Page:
This piece was written for Rob Walker’s Narrative Strategies for Objects project as part of the 2019 Design Writing and Research Summer Intensive, and published in Overlooked/Underappreciated, an examination of the minutiae of quotidian life.
The India Street exit of the northbound Greenpoint G station has two convex mirrors mounted at the exit. Or entry, depending on your point of view. They are both around seven to ten inches in diameter, lined with a strip of black rubber around the edge. They have recently been replaced, but the dark lines of grime linger, outlines of their larger predecessors. The mirrors are as entrancing as Escher’s Self-Portrait in Spherical Mirror and as banal as they appear in a ULINE catalog. Their faces display a dim, warped reflection of reality. Portals for seeing beyond the eye’s capacity.
Human vision has an arc of 120 degrees, but most of that is peripheral. If the primary function of the brain is to develop locomotion, the eye’s proximity reveals its importance in navigation. The peripheral vision is not very sensitive to color and shape like central vision, but it is excellent at detecting movement. This is the kind of movement that catches you off guard. It keeps life exciting. It keeps life going in general, as it insulates from collision and other dangers. But sometimes in the labyrinth of the subway station, tunnel vision takes hold. The full arc is lost, central vision is all we have. We can only look straight ahead.The horde squeezes into the stairwell without knowing what’s coming around the corner. Thankfully, there’s a safety mirror there, mounted in just the right spot to restore the order.
The first mirror faces the turnstiles at the mouth of the corridor leading to the stairs. It is the point of relief. It marks arrival, either to the station or the destination. The second one is on the wall of the landing between flights. It holds the passage into and out of. It’s the opaque place of waiting to be somewhere else. It offers the choice to file to the right just in time to avoid a crash. Travelers look into both mirrors directly, but hardly ever notice them. They negotiate with each other without ever having to pause.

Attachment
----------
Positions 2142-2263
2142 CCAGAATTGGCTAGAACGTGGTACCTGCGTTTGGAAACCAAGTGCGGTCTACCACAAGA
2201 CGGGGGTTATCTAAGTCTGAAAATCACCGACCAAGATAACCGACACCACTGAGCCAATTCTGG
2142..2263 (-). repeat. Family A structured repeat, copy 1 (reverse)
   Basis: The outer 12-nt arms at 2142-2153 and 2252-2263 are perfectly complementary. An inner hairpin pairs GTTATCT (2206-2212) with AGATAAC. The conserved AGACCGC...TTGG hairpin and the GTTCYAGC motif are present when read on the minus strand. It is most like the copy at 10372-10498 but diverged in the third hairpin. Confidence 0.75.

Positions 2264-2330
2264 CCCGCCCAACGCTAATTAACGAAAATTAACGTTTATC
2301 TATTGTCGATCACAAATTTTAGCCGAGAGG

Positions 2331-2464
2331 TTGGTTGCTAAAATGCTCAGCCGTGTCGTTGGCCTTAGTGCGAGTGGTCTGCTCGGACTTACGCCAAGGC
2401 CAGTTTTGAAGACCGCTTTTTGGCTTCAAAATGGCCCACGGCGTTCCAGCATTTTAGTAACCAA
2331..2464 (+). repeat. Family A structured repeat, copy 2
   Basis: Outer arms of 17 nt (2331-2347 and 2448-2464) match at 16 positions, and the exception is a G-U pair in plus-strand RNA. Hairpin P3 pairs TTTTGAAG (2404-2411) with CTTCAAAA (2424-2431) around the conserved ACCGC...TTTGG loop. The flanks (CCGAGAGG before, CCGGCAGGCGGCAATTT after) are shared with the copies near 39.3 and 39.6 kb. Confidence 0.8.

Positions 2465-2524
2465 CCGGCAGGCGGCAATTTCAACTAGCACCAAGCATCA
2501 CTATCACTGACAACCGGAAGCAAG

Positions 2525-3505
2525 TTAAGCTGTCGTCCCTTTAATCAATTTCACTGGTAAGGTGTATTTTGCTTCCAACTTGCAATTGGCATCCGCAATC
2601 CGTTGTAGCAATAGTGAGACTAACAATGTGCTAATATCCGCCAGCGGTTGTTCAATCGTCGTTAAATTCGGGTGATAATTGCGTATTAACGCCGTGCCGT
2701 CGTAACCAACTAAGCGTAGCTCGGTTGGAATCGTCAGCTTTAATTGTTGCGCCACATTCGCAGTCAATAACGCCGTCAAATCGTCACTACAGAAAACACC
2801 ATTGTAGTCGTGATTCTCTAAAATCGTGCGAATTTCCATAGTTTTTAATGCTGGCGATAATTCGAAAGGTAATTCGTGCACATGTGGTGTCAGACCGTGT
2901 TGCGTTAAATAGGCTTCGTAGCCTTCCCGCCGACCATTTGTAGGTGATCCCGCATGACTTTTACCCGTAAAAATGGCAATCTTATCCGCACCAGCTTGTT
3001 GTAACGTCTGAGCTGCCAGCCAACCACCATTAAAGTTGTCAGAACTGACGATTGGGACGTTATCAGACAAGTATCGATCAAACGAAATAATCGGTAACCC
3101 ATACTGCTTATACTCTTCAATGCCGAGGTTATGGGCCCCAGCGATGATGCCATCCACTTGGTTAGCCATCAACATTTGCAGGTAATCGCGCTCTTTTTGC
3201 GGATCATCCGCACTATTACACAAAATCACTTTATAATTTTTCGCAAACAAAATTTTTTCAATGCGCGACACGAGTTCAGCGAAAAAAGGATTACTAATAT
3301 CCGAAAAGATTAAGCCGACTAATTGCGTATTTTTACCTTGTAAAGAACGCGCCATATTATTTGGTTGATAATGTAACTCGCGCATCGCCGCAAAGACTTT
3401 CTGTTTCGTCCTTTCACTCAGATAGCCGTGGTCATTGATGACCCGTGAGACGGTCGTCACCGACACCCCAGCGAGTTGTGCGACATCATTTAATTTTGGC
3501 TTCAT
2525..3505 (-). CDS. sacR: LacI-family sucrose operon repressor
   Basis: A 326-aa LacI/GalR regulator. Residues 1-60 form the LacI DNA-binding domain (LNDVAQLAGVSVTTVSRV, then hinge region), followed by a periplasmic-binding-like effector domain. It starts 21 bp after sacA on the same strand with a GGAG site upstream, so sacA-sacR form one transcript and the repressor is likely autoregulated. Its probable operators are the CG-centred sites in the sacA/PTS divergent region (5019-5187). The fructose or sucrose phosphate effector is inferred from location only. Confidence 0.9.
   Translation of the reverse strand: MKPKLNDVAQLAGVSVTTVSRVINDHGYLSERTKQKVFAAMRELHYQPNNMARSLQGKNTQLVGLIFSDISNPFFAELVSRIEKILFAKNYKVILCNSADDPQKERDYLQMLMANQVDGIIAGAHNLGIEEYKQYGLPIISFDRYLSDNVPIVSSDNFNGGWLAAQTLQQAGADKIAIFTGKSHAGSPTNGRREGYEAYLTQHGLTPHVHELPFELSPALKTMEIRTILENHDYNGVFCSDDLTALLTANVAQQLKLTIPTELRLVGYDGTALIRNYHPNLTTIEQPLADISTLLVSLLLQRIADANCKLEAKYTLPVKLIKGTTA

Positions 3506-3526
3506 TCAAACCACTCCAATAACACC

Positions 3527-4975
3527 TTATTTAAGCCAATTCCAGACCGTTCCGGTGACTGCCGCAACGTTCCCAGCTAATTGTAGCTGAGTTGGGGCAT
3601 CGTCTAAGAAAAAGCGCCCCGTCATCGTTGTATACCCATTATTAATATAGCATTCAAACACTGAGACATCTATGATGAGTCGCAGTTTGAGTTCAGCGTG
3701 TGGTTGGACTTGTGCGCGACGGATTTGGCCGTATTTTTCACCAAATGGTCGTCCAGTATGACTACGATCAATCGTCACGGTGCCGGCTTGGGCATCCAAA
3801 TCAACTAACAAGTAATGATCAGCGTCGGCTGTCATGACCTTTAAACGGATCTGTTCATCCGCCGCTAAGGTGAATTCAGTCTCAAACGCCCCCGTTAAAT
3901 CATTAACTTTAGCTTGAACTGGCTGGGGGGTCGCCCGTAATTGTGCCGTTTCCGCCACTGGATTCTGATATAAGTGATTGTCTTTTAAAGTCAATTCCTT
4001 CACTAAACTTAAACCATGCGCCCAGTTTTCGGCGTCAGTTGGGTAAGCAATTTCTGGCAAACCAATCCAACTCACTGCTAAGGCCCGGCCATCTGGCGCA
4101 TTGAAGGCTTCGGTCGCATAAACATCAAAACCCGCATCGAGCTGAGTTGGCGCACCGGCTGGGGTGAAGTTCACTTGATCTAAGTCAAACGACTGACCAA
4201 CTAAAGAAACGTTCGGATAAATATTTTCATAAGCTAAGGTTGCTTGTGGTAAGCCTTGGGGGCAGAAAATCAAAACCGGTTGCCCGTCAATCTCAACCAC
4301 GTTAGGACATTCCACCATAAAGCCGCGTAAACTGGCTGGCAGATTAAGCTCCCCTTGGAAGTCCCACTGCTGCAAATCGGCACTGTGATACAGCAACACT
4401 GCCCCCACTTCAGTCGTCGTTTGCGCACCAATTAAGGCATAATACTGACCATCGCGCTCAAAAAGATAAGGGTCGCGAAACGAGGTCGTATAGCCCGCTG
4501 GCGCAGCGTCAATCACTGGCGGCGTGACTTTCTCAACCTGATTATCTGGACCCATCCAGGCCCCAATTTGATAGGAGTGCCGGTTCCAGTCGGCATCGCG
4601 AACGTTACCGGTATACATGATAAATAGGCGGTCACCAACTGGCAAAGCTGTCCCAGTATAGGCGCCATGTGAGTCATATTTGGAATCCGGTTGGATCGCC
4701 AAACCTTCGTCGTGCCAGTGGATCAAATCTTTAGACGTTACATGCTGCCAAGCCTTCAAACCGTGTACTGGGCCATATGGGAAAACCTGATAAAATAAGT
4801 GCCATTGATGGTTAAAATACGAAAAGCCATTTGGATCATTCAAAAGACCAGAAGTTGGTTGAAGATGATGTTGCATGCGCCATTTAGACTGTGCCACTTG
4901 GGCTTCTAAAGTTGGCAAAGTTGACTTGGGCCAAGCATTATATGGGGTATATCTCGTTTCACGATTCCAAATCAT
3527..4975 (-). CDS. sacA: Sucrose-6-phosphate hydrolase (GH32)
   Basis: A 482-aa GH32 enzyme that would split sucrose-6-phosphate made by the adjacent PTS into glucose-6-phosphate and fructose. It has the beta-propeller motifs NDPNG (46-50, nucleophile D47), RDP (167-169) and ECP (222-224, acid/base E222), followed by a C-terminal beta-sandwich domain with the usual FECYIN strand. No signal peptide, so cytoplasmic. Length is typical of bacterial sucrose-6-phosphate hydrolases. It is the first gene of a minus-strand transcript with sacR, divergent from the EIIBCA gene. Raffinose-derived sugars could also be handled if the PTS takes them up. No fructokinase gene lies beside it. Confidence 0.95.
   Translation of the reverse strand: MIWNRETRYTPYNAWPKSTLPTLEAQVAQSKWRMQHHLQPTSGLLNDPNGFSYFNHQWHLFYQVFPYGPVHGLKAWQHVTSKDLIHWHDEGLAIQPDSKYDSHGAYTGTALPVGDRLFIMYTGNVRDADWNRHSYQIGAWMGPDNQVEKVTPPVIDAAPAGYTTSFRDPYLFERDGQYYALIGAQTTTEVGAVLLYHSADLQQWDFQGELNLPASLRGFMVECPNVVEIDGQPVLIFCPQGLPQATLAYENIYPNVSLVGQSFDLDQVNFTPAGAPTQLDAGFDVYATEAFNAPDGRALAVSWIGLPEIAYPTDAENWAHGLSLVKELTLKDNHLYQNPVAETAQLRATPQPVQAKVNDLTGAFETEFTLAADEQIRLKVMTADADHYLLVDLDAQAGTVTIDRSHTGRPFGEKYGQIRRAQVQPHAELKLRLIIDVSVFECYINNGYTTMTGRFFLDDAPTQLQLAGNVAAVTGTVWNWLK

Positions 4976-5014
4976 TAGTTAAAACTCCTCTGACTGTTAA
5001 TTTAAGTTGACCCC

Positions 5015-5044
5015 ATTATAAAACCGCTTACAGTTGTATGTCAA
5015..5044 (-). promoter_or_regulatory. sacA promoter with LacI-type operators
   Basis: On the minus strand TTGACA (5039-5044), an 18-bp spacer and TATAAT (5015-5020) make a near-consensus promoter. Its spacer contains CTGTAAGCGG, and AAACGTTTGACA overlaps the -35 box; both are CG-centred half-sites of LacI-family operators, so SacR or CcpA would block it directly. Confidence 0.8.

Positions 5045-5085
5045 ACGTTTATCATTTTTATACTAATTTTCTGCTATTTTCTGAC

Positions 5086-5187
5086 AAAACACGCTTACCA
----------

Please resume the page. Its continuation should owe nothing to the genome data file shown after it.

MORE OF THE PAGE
Convex mirrors followed the advent of glass-blowing in Medieval-Renaissance Europe. At the time, it was easier to produce a curved surface than a flat one. Their shape came in handy for those who needed to have their eyes everywhere at once. For the domestic servant, the convex mirror allowed a discreet survey of the dining room at a distance. For the banker and the goldsmith, the convex mirror provided watch over goods vulnerable to theft. In the domestic realm, the mirrors became known as l’oeil de sorcière or “witch’s eye.” It was believed to protect one from malicious spirits and general evil. Jan van Eyck’s Arnolfini Wedding Portrait shows the witch’s eye in its prime, watching over the backs of the newlyweds from the far end of the room.
There are 8.6 million people negotiating the subtle matrix of public behavior in New York City each day. This is the place where anything can happen, and we flock here to indulge in the novelty. The city spills its cornucopia of unknowns with the caveat of rigorous order. Avoid chaos and catastrophe by identifying the patterns and keeping up. The gaze is averted by default, but the eye is perpetually alert. The New Yorker is looking down to avoid stepping in god knows what. The New Yorker stares into space instead of the strangers’ armpit greeting their face on the rush hour train. The New Yorker is looking up, darting under ancient fire escapes. The gaze is averted by default, never exchanging gratuitous contact with other eyes, but always deftly tracking. We seem to see everything here, absorbing the spectacle of our togetherness without looking straight at it.